I love that the world of this book is so very alive, that it is a very real England, overlaid with the history and presence of magic. The detail is wonderful, and the love that the architect of that world has for it shines from the pages.

I love that such a wonderful array of characters from that world have been presented to me, and that they are so very well drawn with just a few simple strokes. It seems that each and every one has a part to play, and there is no one I won’t be glad to see come to the fore. I shall be particularly pleased to see a little more of Mr Segundus and Mr Childermas …. and that reminds me that I am very taken with the names, which are distinctive without being gimmicky, and fitting without ever feeling contrived.

I love the magic, that has been so beautifully woven into real history and that is so nicely understated. The set pieces have been wonderful, and one of the things that I love most of all is that nearly all of the magic draws on the natural world. It would have been easy to overplay the magic, but that hasn’t happened. This remains a human story set in a real world where magic just happens to have a part to play.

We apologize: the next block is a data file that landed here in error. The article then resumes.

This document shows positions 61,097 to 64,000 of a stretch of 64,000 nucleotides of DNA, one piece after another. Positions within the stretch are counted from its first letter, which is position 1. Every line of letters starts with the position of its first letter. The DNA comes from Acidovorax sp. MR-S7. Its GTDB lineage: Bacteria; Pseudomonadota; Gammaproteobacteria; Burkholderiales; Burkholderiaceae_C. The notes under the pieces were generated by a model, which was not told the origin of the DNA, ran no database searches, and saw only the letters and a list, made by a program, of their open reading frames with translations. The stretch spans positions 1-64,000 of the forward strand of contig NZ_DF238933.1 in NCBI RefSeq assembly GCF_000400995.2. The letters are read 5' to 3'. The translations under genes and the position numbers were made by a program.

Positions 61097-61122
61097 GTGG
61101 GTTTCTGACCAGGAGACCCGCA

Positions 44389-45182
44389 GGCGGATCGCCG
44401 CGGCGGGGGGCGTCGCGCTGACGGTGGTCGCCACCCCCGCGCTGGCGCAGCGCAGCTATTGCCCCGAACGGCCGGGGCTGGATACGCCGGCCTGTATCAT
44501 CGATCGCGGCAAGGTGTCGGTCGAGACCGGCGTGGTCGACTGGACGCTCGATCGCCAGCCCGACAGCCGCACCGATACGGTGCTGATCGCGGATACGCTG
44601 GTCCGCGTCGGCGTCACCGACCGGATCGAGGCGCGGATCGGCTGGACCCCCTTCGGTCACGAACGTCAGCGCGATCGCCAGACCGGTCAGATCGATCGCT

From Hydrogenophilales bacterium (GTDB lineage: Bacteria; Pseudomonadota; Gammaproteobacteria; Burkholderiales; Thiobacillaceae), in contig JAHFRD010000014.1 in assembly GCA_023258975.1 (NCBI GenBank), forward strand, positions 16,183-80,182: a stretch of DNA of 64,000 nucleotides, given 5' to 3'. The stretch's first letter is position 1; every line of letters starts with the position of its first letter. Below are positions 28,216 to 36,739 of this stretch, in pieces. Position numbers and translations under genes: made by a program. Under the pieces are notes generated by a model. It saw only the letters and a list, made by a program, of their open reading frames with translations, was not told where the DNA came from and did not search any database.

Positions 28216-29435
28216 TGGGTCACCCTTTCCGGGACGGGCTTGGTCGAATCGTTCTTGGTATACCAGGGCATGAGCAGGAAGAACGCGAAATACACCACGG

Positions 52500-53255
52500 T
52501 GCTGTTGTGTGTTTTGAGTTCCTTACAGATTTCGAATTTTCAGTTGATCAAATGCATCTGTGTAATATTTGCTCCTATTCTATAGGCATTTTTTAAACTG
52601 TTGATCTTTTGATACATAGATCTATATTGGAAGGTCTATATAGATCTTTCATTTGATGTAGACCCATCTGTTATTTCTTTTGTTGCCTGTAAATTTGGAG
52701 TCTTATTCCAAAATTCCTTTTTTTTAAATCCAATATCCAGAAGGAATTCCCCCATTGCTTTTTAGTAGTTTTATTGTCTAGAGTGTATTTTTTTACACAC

I love that I have some idea where the story is going, but I don’t know too much, and I am so curious to know.

Most of all I am thrilled that I have found a book that appeals to both my childish love of a magical world and my grown up love of period fiction, that it is a book that has pulled me into a world that I don’t want to leave.

And I think that is reason enough for me to stop writing and start reading again …..


Vishy, from Vishy’s Blog, and Delia, from Postcards from Asia are the hosts of this readalong.